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The Thornton Dilemma: 6th man or Starter?
If I had been told what Marcus Thornton’s numbers would be (13 ppg on 46% shooting, 39% from deep in 18(!) minutes) before the season started, it would have been pretty obvious who the Hornets’ starting shooting guard should be. Particularly since last year Devin Brown was the whipping boy for everything wrong with the Hornets. Well, Devin and Hilton. And Julian. And Peja. And Chandler. And . . . well anyone not named Chris Paul.
However, this season there is something to be said about the idea of continuing to start Devin Brown and using Thornton as a sixth man. Despite Brown’s propensity for charges, badly run fast breaks, and horrible drives, he plays strong defense against the bigger, slower, shooting guards in the league and has been surprisingly good at spreading the floor for the first unit. For a starting group that features West, Stojakovic and Collison(or Paul) as primary scorers, Devin Brown isn’t bad as a fifth option in a pinch.
Starting Brown has allowed Thornton – who heats up faster than a 14-year old discovering his first porn site – to come off the bench when two of the primary scorers sit down. That has kept the pressure from falling entirely on the one remaining primary scorer, allowed Thornton to abuse second-tier talents, and has paid remarkable dividends. In the minutes Thornton has played, the Hornets have averaged 1.14 points per 100 posessions, which is .07 higher than the team’s average, and the biggest offensive impact of anyone on the team.
It seems sensible then that Bower will continue to start Devin Brown, evaluate if he is contributing this game or not, and then replace him earlier or later with Thornton for a burst of explosive firepower. There are also a number of you who have made comments that you are in agreement with the idea.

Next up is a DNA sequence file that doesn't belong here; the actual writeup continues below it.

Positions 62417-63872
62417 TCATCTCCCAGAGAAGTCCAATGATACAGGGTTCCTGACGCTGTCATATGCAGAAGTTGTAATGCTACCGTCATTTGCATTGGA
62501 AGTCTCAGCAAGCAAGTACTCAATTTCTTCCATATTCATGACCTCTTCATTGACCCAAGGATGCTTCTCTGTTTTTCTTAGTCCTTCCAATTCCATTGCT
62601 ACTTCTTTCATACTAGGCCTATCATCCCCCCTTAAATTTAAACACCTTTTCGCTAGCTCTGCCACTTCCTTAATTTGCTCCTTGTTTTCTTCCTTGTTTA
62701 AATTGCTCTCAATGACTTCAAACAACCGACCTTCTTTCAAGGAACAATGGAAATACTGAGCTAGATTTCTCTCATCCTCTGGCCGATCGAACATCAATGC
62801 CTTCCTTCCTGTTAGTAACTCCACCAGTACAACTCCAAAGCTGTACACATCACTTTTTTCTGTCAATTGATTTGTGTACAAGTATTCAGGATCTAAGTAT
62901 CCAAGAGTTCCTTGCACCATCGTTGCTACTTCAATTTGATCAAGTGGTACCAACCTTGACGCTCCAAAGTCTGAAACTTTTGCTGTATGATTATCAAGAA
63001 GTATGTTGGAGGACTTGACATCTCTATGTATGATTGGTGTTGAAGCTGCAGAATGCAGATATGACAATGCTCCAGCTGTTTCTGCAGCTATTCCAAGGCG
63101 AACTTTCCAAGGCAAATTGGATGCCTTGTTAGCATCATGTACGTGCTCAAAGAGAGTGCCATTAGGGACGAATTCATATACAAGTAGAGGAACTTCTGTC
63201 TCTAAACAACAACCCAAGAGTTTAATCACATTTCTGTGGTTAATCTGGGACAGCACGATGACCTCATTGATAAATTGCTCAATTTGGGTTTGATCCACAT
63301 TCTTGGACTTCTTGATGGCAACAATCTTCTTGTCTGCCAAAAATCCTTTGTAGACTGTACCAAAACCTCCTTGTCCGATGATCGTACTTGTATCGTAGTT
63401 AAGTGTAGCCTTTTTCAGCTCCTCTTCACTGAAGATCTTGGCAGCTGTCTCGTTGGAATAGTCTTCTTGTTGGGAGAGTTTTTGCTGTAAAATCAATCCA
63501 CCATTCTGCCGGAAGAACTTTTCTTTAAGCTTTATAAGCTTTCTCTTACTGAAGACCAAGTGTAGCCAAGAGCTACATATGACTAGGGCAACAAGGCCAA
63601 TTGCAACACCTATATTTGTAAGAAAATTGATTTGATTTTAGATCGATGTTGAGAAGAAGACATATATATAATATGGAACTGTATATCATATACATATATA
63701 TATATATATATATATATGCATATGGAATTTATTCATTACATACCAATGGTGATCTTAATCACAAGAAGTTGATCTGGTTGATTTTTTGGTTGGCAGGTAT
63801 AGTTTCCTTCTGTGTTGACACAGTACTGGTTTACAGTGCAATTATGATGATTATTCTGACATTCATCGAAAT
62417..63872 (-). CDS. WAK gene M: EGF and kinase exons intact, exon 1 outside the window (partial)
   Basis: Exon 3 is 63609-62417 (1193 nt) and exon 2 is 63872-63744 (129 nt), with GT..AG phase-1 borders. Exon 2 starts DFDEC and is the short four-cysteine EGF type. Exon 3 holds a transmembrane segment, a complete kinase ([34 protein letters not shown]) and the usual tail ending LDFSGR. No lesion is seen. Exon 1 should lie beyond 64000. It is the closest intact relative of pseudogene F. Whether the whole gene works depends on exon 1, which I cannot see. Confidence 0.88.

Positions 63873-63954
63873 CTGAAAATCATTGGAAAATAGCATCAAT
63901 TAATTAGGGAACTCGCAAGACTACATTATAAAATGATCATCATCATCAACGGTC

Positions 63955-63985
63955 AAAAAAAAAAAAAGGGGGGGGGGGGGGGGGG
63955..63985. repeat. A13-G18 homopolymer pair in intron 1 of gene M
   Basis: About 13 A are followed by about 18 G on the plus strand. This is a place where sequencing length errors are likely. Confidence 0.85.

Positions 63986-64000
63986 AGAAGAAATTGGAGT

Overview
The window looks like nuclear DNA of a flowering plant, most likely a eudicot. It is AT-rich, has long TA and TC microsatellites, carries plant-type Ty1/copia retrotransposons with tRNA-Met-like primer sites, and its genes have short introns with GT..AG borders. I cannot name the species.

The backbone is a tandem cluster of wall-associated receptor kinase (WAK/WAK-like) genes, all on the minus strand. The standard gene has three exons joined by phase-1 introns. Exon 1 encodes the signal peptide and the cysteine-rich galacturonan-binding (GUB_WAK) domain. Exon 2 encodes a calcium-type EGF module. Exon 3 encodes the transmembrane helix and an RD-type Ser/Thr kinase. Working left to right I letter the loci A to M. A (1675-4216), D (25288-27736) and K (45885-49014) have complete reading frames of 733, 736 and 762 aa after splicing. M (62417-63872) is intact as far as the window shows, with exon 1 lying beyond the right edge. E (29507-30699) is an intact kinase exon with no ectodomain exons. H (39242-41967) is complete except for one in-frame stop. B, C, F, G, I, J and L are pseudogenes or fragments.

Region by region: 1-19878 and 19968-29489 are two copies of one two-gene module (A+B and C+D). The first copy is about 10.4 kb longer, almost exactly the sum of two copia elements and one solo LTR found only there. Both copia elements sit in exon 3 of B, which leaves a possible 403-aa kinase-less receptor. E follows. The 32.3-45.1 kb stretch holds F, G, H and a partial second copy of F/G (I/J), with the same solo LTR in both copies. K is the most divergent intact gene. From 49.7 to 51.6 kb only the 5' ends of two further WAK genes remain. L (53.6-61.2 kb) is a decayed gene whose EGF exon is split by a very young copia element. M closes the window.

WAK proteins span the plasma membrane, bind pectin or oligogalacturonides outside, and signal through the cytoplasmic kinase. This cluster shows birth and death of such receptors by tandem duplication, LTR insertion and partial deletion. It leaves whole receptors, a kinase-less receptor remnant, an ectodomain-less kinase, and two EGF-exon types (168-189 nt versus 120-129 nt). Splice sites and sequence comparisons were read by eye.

I’ve decided, however, that Thornton needs to start when Chris Paul returns for one reason only: Darren Collison.
The reality is that three of the Hornets best five or six players are guards who can only play the guard positions. (Thornton is a bad rebounder as a shooting guard, as a small forward he’d be a disaster) Paul, of course, is going to command 36 or more of those minutes. If Devin Brown also gets 20 minutes as a part-time starter, that leaves only 40 to split between two of the most effective players on the team. That’s simply not good enough with the way Collison and Thornton have been playing.
To me, the the Hornets should bench Devin and run a staggered, three-man guard rotation of Paul, Thornton and Collison. Paul and Thornton play 20 minutes together, Collison and Paul play 16 minutes together, and Collison and Thornton play 12 minutes together. If having two small guards in Paul and Collison on the floor at the same time is hurting the Hornets, then pull in Devin Brown when needed. That rotation keeps two excellent ball-handlers on the floor at all times, amps up the pace and aggressiveness, and gives away less defensively than one would assume since both Paul and Collison are very solid defenders despite their size.
What do you think? Thornton as 6th man, or starter?